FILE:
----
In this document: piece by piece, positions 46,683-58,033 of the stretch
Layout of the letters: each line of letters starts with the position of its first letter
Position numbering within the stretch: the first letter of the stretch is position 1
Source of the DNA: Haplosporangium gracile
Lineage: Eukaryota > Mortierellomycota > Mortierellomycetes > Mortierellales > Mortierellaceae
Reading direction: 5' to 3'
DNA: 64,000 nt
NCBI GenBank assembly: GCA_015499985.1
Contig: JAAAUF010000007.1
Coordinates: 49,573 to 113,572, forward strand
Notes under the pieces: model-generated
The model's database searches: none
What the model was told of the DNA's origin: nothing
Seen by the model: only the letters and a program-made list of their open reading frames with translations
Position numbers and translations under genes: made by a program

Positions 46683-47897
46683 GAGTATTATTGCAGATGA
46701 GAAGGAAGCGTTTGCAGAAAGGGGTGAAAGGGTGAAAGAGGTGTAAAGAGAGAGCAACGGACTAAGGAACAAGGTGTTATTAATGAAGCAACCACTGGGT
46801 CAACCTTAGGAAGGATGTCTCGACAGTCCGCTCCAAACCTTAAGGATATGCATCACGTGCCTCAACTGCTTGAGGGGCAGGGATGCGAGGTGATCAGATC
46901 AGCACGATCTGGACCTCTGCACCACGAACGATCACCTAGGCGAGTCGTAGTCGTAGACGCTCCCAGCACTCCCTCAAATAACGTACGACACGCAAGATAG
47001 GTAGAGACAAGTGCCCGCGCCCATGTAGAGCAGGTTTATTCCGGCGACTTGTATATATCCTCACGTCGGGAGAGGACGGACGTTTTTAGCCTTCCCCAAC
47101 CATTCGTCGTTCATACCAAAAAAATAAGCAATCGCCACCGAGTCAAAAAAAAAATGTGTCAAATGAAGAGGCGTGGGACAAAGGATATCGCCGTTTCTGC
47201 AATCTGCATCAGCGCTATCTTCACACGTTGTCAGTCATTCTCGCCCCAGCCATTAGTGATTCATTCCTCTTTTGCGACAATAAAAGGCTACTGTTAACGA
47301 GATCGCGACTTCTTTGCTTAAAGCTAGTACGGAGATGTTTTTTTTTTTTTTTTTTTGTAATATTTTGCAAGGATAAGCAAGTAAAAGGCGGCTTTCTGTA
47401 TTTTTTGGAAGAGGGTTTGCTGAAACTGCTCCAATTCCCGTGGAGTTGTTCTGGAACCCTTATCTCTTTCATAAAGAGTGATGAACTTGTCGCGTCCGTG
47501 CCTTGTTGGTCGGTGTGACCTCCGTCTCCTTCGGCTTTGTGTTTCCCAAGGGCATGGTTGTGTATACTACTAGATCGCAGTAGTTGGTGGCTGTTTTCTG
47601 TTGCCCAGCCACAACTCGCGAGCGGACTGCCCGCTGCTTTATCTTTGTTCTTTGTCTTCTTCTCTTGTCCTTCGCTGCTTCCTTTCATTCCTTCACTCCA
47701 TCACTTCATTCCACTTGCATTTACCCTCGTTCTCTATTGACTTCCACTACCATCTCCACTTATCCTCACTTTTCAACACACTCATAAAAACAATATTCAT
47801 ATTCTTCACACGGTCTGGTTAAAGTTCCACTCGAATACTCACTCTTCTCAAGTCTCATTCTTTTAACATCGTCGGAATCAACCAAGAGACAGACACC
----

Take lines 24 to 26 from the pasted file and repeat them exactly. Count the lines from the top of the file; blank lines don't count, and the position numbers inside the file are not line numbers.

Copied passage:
47301 GATCGCGACTTCTTTGCTTAAAGCTAGTACGGAGATGTTTTTTTTTTTTTTTTTTTGTAATATTTTGCAAGGATAAGCAAGTAAAAGGCGGCTTTCTGTA
47401 TTTTTTGGAAGAGGGTTTGCTGAAACTGCTCCAATTCCCGTGGAGTTGTTCTGGAACCCTTATCTCTTTCATAAAGAGTGATGAACTTGTCGCGTCCGTG
47501 CCTTGTTGGTCGGTGTGACCTCCGTCTCCTTCGGCTTTGTGTTTCCCAAGGGCATGGTTGTGTATACTACTAGATCGCAGTAGTTGGTGGCTGTTTTCTG